Congratulations! You’re planning on becoming pregnant in the near future. As with any important undertaking, it takes preparation and effort. One of the most important things you can do is to adjust your diet — before and during your pregnancy.
According to obstetricians at NewYork-Presbyterian/Lawrence Hospital in Bronxville, even simple modifications in what you eat every day will help increase fertility and make for a healthy pregnancy.
A recommended first course of action is to find your ideal body weight. Being over- or underweight can make it more difficult to conceive. Obese women have more pregnancy and birth complications, and underweight women are more likely to have a low-birth-weight baby.
Approximately 300 extra calories are needed daily to maintain a healthy pregnancy. These calories should come from a balanced diet of protein, fruits, vegetables, and whole grains, with sweets and fats kept to a minimum. A healthy, well-balanced diet can help your chances to conceive, minimize pregnancy symptoms such as nausea and constipation, and help ensure the wellbeing of the baby. Follow a smart eating plan with low-fat, high-fiber foods:
1. High-quality proteins: Make sure you’re getting complete proteins that have all the essential amino acids, such as whole eggs, beans, white meat poultry and fish.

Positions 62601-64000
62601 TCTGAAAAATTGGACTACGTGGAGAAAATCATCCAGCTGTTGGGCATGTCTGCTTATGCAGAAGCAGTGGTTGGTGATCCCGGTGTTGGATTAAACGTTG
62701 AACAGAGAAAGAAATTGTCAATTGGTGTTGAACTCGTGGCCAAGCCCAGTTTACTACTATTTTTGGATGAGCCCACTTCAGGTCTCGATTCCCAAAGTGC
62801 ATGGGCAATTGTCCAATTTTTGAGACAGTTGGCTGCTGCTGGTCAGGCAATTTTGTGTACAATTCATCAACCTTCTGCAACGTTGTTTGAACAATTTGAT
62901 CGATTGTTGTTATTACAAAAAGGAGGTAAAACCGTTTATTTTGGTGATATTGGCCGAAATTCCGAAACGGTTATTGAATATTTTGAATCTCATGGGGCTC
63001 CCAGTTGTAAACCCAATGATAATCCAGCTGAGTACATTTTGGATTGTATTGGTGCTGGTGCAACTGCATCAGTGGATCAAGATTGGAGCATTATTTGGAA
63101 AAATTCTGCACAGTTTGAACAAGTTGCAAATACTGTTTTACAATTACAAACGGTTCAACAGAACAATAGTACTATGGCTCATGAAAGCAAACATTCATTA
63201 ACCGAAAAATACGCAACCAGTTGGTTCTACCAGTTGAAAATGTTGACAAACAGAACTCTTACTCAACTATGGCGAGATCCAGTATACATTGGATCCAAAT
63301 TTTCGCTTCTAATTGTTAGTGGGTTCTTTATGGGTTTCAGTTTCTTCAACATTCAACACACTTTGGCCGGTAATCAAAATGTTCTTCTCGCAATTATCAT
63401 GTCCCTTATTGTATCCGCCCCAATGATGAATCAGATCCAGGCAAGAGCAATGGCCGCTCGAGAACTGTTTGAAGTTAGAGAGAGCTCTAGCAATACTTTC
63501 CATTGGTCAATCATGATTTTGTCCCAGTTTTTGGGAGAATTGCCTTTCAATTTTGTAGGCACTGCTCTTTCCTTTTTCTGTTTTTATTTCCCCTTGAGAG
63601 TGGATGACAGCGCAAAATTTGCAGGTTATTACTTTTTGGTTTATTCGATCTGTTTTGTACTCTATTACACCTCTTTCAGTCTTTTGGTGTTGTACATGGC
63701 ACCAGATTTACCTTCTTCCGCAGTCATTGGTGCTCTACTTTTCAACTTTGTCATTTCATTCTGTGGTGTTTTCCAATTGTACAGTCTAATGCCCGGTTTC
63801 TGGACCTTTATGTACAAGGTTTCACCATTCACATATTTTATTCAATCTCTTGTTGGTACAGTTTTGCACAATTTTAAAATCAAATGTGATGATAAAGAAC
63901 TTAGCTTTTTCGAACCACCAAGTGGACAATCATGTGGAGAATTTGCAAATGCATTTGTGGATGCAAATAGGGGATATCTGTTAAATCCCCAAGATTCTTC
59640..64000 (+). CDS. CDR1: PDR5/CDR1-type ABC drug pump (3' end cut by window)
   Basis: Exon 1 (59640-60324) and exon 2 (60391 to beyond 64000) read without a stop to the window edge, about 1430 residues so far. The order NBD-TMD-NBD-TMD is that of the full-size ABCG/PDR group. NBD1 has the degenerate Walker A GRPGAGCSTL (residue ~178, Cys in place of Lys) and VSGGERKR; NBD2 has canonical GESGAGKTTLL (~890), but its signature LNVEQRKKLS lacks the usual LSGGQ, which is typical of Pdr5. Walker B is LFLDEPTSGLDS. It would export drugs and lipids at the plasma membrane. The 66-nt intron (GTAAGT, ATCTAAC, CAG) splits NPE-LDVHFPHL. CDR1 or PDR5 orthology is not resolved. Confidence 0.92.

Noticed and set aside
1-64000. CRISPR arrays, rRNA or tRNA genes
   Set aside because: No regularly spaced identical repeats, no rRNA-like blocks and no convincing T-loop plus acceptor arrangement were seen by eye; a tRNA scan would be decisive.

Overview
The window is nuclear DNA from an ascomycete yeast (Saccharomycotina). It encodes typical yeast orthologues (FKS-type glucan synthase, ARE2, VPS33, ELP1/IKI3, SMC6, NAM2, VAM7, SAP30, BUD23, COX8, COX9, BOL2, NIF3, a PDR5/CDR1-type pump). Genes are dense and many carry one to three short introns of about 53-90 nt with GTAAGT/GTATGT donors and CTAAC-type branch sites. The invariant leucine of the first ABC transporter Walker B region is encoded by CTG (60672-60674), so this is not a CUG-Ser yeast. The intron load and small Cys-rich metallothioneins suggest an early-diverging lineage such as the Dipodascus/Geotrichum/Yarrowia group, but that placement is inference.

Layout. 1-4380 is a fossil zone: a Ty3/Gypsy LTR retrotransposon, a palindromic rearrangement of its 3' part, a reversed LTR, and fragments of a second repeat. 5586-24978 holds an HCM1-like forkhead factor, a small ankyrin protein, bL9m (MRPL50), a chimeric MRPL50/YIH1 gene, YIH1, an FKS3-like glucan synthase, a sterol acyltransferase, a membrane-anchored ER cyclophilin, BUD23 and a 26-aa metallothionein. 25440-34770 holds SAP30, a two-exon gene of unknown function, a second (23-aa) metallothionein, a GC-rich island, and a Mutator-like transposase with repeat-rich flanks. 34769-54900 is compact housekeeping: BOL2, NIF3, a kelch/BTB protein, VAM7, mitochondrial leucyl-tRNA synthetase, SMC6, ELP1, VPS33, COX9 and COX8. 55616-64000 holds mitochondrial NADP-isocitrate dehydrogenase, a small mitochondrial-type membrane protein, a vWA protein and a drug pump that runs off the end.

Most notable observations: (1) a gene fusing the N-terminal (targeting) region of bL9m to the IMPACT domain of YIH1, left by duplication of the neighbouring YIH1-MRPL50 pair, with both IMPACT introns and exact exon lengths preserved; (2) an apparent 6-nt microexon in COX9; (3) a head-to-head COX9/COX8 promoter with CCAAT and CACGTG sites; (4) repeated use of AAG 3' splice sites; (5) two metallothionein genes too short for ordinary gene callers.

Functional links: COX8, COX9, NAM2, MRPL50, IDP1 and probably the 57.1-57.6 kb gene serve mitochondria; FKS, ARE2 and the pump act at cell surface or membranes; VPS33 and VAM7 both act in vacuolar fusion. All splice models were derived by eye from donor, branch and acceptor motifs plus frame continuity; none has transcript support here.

2. Dairy: Essentials for preparing your body for pregnancy. Be sure to include calcium- and protein-rich foods such as yogurt, cheese, and milk every day. 3. Fruits and Vegetables: Eating ample amounts help prepare your body for the baby. Vegetables in particular provide a host of essential nutrients and antioxidants and help decrease inflammation in the body. 4. Whole grains: They are important because they’re high in fiber and nutrients, including vitamin E and selenium. Whole grain breads and pastas are a good and healthy choice to incorporate into your diet.
5. Drink plenty of fluids: Fluid intake is an important part of healthy pregnancy nutrition. Drink several glasses of water each day, in addition to the fluids in juices and soups. If you’re expecting, talk with your obstetrician or midwife about restricting intake of caffeine and artificial sweeteners. All alcohol should be avoided altogether.
6. Omega-3 fatty acids: Your body needs a certain amount of healthy fats to keep hormones functioning properly—helping you to get pregnant in the coming months. Omega-3 fatty acids are found in fish such as salmon, in walnuts, chia seeds or flax seeds.
7. Pre-natal vitamin supplements: Begin taking a prenatal vitamin daily, as prescribed by your physician or a midwife, to make certain that your body gets all the necessary nutrients and vitamins needed to nourish a healthy baby.